Notes on Kingdom Coming
"George F. Root, ..., 'discovered' the composer of 'Kingdom Coming' and other nineteenth-century popular classics. In his autobiography Root tells of his first meeting with Henry Clay Work (1832-1884):
One day early in the war a quiet and rather solemn-looking young man, poorly clad, was sent up to my room from the store [Root & Cady] with a song for me to examine. I looked at it and then at him in astonishment. It was 'Kingdom Coming,'--elegant in manuscript, full of bright, good sense and comical situations in its 'darkey' dialect--the words fitting the melody almost as aptly and neatly as Gilbert fits Sullivan--the melody decidedly good and taking, and the whole exactly suited to the times.... He needed some musical help that I could give him, and we needed just such songs as he could write. The connection, which continued some years, proved very profitable both to him and to us....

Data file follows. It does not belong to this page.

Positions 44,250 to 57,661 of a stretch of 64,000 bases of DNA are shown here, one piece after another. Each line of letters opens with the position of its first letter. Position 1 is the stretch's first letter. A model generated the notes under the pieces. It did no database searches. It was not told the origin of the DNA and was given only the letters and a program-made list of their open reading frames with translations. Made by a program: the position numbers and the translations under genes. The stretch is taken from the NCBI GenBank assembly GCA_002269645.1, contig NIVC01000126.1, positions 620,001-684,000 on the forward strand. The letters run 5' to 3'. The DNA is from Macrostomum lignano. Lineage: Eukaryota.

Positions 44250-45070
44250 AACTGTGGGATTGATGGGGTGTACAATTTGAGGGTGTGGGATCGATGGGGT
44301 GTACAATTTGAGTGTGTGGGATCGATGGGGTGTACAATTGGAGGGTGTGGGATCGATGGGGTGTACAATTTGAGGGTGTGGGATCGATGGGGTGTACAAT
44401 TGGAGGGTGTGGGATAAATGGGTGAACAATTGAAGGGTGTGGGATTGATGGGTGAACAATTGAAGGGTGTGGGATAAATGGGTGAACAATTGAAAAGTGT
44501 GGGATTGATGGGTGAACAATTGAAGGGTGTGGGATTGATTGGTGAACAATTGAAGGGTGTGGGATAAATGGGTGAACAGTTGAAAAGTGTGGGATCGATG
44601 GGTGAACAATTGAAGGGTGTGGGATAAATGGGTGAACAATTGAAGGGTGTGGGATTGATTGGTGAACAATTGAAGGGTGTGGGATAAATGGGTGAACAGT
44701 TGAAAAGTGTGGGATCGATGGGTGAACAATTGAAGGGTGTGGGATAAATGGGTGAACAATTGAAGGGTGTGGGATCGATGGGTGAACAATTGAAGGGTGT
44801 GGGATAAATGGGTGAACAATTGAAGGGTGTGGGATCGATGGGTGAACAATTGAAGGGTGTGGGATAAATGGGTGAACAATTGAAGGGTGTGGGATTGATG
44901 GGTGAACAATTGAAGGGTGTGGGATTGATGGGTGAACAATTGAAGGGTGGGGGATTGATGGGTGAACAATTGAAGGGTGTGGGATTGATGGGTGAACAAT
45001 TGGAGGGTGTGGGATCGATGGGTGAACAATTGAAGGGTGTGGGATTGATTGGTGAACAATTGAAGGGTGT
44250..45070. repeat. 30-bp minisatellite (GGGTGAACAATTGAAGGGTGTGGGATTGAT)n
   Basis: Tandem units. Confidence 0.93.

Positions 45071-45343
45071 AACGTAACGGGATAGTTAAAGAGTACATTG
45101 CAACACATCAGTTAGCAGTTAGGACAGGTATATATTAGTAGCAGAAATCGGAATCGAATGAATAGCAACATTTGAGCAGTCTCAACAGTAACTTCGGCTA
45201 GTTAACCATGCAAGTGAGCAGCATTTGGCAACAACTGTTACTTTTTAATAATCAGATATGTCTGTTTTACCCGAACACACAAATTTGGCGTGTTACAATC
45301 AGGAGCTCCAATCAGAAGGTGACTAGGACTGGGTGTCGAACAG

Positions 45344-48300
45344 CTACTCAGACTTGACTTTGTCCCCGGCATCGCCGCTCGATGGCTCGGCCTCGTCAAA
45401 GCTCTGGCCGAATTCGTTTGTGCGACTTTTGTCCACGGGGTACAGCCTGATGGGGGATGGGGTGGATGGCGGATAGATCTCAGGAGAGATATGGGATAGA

"'Kingdom Coming' was introduced by Christy's Minstrels in Chicago with much promotional fanfare in April 1862; it was published the next month and quickly spread far beyond Chicago. The events pictured in the song, casually referred to by Root as 'comical situations,' are grim and bitterly satiric. Work was not unacquainted with the realities of slave life: his abolitionist father was an active participant in helping runaway slaves on the Underground Railroad and their home in Illinois was a 'station'; the father served a jail sentence for his activities. The great tune itself, perfectly fit for a jubilee and one of the most memorable of the era, creates a double edge to the satire. How far removed it all is from the gentle dreamworld of Stephen Foster's plantations with their slaves mourning the good master in the cold, cold ground." (Richard Jackson, Popular Songs of Nineteenth-Century America, Dover, 1976, p. 273)